In the present work, a promising anode material for Li-ion batteries consisting of active material deposited on carbon nanotubes (CNT) has been synthesized as a viable electrode generated by a commerically viable facile electrodeposition (ED) process. At first, a thin layer of catalyst M on Cu substrate (denoted as M-Cu) has been developed using a high throughput solution based coating technique. The SEM image and EDAX mapping (Fig 1a) of M-Cu confirms that a distinct layer (<1µ) of catalyst M is coated on the Cu foil. Subsequently, a forest of carbon nanotubes (CNTs)is grown on the M-Cu substrate by CVD technique using a mixture of cost effective carbon precursors and argon at varying temperatures and times. The SEM image of the CNT/M-Cu (Fig 1b) shows the formation of CNTs well adhered to the M/Cu substrate. The thickness of the CNT layer varies from ~30µ to ~200µ depending on the deposition time. Amorphous Si is deposited on the CNT/M-Cu by a commerically viable electrodeposition process using a non aqueous ionic electrolyte consisiting of silicon containing precursors. The SEM analysis of the Si deposited CNT/M-Cu (Fig 1c and Fig 1d) shows a uniform film of Si deposited on the CNTs with the size of the silicon particles being < 100nm. Furthermore, the CNT/Cu substrate was used to develop S/CNT nanostructured composite on Cu substrate as the cathode. The electrodes of these nanocomposites (Si/CNT and S/CNT) were initially tested in a half cell configuration within the voltage range of 0.01V – 1V vs. Li/Li+in their respective electrolyte system without addition of any binder.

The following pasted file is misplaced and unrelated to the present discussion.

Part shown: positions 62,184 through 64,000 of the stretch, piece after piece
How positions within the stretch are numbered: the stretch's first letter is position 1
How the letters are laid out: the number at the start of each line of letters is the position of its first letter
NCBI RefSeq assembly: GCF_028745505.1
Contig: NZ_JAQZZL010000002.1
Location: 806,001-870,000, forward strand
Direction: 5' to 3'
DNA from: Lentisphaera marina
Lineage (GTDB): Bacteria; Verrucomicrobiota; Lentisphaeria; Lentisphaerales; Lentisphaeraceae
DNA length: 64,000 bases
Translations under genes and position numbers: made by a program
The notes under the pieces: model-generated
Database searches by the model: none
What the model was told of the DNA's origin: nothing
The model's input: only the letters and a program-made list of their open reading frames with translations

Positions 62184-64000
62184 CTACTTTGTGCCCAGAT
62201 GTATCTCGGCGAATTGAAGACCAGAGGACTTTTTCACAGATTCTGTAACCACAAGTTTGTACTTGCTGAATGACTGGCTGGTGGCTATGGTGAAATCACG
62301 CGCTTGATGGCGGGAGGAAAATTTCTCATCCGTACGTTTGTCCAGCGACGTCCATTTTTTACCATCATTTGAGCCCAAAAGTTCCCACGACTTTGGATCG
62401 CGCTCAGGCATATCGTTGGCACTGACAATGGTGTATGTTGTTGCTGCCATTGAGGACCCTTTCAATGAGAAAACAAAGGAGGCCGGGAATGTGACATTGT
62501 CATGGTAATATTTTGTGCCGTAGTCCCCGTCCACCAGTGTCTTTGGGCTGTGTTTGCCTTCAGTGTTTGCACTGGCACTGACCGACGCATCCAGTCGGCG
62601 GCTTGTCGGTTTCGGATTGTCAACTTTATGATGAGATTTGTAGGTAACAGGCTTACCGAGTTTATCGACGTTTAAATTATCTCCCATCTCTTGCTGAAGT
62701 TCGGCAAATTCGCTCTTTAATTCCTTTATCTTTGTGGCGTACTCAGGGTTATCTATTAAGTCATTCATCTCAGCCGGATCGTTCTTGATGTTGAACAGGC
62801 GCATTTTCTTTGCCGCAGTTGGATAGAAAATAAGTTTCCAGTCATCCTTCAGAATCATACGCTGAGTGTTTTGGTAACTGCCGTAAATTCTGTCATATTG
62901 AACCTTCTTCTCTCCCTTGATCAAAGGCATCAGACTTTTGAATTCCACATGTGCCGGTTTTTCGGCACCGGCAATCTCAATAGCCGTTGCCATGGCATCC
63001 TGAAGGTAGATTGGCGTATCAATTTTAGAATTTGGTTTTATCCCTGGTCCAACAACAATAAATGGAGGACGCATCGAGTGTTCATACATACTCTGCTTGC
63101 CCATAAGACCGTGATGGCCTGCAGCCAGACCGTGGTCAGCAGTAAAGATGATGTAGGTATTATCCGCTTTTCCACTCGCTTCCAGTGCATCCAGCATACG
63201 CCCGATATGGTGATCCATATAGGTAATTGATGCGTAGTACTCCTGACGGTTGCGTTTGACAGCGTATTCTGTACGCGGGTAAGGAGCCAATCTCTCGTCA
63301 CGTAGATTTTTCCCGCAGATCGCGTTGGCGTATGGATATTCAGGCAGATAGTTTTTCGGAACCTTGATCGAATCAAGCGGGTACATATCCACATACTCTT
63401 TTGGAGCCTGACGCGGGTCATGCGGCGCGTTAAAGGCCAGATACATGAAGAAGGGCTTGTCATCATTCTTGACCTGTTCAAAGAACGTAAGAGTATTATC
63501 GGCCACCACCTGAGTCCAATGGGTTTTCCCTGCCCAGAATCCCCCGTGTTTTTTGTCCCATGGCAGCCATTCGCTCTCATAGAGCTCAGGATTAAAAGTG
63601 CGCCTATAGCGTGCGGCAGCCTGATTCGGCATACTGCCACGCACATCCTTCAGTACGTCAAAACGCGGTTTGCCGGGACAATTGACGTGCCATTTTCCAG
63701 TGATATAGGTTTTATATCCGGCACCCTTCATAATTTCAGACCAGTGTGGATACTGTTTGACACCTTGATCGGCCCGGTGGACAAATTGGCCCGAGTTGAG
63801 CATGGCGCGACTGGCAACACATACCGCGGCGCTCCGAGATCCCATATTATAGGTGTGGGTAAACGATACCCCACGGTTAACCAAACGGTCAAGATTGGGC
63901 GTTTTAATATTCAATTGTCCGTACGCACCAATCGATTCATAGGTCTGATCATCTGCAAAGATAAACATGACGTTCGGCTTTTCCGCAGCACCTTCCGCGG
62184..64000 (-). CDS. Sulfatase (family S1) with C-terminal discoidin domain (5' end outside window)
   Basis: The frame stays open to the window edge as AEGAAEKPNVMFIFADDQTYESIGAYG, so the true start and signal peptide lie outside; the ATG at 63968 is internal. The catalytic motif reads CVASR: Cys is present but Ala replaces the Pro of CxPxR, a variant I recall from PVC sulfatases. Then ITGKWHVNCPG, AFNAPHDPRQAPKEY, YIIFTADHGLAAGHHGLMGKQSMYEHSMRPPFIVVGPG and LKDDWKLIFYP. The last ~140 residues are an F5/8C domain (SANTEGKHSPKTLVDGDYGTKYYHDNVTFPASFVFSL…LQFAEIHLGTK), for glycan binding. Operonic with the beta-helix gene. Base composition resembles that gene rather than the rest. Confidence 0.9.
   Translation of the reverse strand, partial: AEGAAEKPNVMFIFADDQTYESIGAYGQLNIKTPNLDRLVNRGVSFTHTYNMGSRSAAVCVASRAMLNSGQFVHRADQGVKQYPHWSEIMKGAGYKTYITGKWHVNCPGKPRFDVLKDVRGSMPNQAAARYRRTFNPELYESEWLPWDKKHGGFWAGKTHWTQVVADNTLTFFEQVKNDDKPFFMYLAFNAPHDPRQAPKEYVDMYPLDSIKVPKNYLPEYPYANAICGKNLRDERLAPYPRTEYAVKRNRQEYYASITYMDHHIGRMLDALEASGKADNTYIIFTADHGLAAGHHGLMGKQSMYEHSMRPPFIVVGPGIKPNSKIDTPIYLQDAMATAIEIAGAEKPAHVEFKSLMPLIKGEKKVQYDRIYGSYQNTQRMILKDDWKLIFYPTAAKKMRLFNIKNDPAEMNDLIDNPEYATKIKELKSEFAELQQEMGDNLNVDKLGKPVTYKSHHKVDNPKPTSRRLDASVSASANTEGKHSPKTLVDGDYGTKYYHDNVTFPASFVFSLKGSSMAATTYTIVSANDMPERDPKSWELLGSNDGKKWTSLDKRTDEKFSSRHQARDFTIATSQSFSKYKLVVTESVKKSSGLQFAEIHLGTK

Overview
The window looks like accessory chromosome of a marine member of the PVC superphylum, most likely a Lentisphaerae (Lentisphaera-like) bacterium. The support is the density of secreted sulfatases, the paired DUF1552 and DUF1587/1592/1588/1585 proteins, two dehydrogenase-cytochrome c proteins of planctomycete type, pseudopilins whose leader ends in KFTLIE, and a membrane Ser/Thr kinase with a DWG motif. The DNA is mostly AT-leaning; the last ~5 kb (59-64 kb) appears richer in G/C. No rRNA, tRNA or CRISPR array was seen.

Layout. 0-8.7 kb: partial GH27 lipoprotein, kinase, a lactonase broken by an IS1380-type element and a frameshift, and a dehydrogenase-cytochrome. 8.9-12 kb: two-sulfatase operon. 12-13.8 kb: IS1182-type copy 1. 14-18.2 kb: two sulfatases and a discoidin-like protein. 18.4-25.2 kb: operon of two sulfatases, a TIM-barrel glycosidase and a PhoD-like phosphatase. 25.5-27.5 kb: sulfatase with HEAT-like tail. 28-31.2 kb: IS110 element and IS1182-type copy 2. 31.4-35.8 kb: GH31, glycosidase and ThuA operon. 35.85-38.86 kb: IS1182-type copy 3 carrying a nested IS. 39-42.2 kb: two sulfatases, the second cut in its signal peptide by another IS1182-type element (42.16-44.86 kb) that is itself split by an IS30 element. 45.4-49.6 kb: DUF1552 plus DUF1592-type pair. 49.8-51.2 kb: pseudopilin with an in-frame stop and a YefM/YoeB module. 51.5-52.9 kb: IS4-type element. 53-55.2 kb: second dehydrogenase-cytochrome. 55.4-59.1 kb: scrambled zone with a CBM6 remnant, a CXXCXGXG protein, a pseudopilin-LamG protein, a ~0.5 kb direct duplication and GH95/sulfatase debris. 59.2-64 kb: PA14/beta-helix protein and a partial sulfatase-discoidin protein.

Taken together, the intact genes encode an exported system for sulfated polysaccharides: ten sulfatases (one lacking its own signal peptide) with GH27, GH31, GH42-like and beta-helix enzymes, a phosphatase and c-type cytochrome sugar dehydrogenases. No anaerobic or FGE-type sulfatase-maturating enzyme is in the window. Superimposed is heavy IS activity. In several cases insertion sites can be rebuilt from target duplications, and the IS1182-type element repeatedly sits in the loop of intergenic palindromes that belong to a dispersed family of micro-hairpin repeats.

The electrodeposited Si on CNT/M-Cu (denoted as ED-Si/CNT) was tested as an anode in Li/Li+ electrochemical cell without any further addition of additives. The ED-Si/CNT electrodes show a first cycle discharge and charge capacity of ~ 3435 mAh/g and ~2050 mAh/g, respectively, with a first cycle irreversible (FIR) loss of ~35-45% (Fig 1e) at a charge/discharge current rate of ~300mA/g. The ED-Si/CNT also shows an excellent capacity retention with a stable capacity of ~1870 mAh/g up to 70 cyles (Fig. 1e).
The electrochemical performance of S/CNT binderless electrode shall be reported and discussed along with complete characterization of the electrodes using Raman Spectroscopy, X-ray Diffraction, TEM and XPS to understand the behavior of these respective electrode system with respect to Li/Li+system.
The authors gratefully acknowledge financial support of the DOE-BATT (DE-AC02-05CHl1231), DOE-PNNL and NSF (CBET-1511390) programs. The authors also acknowledge the Edward R. Weidlein Chair Professorship funds and the Center for Complex Engineered Multifunctional Materials (CCEMM) for support of this research.
 I. Kim, P.N. Kumta, G.E. Blomgren, Electrochemical and Solid State Letters 3 (2000) 493-496.
 X.H. Liu, L. Zhong, S. Huang, S.X. Mao, T. Zhu, J.Y. Huang, ACS Nano 6 (2012) 1522-1531.
 M.K. Datta, J. Maranchi, S.J. Chung, R. Epur, K. Kadakia, P. Jampani, P.N. Kumta, Electrochimica Acta 56 (2011) 4717-4723.
 W. Wang, R. Epur, P.N. Kumta, Electrochemistry Communications 13 (2011) 429-432.
 W. Wang, P.N. Kumta, ACS Nano 4 (2010) 2233-2241.
 R. Epur, M.K. Datta, P.N. Kumta, Electrochimica Acta 85 (2012) 680-684.
 J. R. Akridge, Y. V. Mikhaylik and N. White, Solid State Ionics, 2004, 175, 243-245.
 X. Ji and L. F. Nazar, Journal of Materials Chemistry, 2010, 20, 9821-9826.
 G. C. Li, J. J. Hu, G. R. Li, S. H. Ye and X. P. Gao, Journal of Power Sources, 2013, 240, 598-605.